RIGGINS, WILLIAM MITCHELL. - Both the maternal and paternal ancestors of William Michael Riggins fought in the Revolution, the War of 1812, the Mexican War and the Civil War, thus having been identified with the history of their country during its four greatest struggles. They have always been patriotic law-abiding citizens, and active in promoting the welfare and progress in any community where they have lived. William M. Riggins was born in Burlington, Iowa, October 15, 1843, son of Green Washington and Mary Maria (Stafford) Riggins. The father was born in Raleigh County, N. C., son of James Riggins, who came to North Carolina from Virginia. The Riggins family came originally from England and Green W. Riggins was of Scotch and English descent. He was engaged in business at Burlington, Iowa, moved from there to Wapella, thence to Beardstown, Ill., and in 1848 located in Hancock County, Ill., where he again engaged in business. In 1852 he went to California, and afterward returned for his family and located in Colusa County, Cal., where he died in 1855. His wife died in California, in 1907. They had seven children, of whom three survive. William M. was the third child, having two sisters older. His mother was born in Raleigh County, N.C., daughter of Noah and Mary (Jackson) Stafford, her father being a native of Tennessee, whose ancestors were from Staffordshire, England. Mrs. Stafford was a relative of "Old Hickory" Jackson.
William M. Riggins received his early education in Hancock County, Ill., where he attended subscription schools until he was eleven years of age, then accompanied the family to California and attended excellent public schools there. He worked in the store with his father after leaving school, and upon the death of the latter worked on a frm for a time, where he learned the trade of carpenter. He worked two years in the wholesale and retail store of A. Walker, in Marysville, Cal., then went on a prospecting trip and was fairly successful. He worked some time at the trade of carpenter, then learned the wagon-making trade, and worked for a time as constructing engineer in a quartz mine, after which he worked fifteen years in the quartz mills and became a millwright.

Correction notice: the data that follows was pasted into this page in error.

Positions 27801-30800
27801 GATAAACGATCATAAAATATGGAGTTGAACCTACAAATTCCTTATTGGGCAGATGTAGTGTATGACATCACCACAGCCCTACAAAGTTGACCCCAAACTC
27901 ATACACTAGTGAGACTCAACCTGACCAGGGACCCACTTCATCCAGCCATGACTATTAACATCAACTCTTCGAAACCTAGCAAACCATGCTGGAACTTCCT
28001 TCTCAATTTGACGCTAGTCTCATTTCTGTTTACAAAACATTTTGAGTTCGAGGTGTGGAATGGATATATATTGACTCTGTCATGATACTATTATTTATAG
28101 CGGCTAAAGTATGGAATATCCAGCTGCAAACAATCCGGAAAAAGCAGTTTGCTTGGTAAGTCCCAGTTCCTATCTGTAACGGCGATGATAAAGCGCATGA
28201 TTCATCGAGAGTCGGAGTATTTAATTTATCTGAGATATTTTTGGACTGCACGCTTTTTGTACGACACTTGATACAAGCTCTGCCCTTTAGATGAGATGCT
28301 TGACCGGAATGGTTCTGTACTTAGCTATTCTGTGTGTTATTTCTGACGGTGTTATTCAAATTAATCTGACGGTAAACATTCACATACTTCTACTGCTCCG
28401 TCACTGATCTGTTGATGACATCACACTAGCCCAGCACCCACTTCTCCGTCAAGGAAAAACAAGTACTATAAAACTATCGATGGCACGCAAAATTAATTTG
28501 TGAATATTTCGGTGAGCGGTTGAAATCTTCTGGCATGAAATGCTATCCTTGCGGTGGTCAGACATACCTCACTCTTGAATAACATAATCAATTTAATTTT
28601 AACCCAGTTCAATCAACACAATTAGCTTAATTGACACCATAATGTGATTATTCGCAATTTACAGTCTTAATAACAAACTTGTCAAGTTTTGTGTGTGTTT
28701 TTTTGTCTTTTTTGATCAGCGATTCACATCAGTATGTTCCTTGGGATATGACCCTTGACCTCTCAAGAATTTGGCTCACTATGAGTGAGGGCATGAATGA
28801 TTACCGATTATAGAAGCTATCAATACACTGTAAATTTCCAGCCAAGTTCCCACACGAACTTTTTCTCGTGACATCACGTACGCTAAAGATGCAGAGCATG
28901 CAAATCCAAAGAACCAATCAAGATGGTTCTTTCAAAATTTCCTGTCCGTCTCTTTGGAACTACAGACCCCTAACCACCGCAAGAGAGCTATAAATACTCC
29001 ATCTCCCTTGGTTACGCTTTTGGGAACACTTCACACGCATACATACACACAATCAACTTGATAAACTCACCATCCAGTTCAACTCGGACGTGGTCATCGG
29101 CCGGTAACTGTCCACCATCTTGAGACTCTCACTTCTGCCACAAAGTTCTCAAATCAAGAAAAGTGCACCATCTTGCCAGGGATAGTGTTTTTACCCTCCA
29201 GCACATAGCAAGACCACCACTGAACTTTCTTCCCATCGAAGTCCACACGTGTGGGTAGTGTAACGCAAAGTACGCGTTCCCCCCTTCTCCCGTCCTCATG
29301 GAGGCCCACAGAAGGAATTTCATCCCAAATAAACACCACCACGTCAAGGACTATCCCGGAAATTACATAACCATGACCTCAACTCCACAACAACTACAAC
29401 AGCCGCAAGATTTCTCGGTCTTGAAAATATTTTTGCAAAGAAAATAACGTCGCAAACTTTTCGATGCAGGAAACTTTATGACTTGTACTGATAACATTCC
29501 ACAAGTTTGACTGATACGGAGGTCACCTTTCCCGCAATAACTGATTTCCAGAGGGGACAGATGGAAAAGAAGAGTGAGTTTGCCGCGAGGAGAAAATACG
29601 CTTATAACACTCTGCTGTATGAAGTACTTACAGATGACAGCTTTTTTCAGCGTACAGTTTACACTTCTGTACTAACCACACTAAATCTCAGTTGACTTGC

Mr. Riggins was married, in Sierra Valley, Cal., October 30, 1881, to Miss Louise Adeline Piante, daughter of Paschal and Caroline (Forsant) Piante, both natives of St. Louis County, Mo. Mr. Piante was a farmer and became a mechanical engineer. He acted as engineer of the boat "Gazelle," wen it took part in the historic boat race with the "Natchez," which has been much written of in song and prose, and is thus known the world over. By the orders of his superior officer Mr. Piante was crowding the engine of the boat beyond its capacity and her boilers exploded. His wife and one child (Mrs. Riggins), the latter about one year old, were aboard the vessel, as it was an excursion day. Mrs. Piante saw the impending danger, caught up her child and jumped into the water, swimming to safety. Mr. Piante, however, remained at his post and was scalded to death. This tragic episode occurred in 1857, and many lives were lost. Mr. Riggins and his wife became parents of four children, of whom but one survives, Alva Leslie.
After his marriage Mr. Riggins worked tow years at his trade as carpenter, after which he spent two years in mining. Then coming to Illinois he located at Bath, Mason County, there followed his trade for a time but later moved to Chandlerville, where he lived two years, then moved to Jacksonville, where he lived until October, 1890, the date of his locating in Springfield. He has worked at his trade of carpenter since coming to Springfield and is skilled in this line. He is respected and liked by his associates and popular with his many friends. He is a devout member of the Methodist Church and in politics is a Democrat. He is a prominent member of Carpenters' Union No. 6, of which he has served as Treasurer six terms.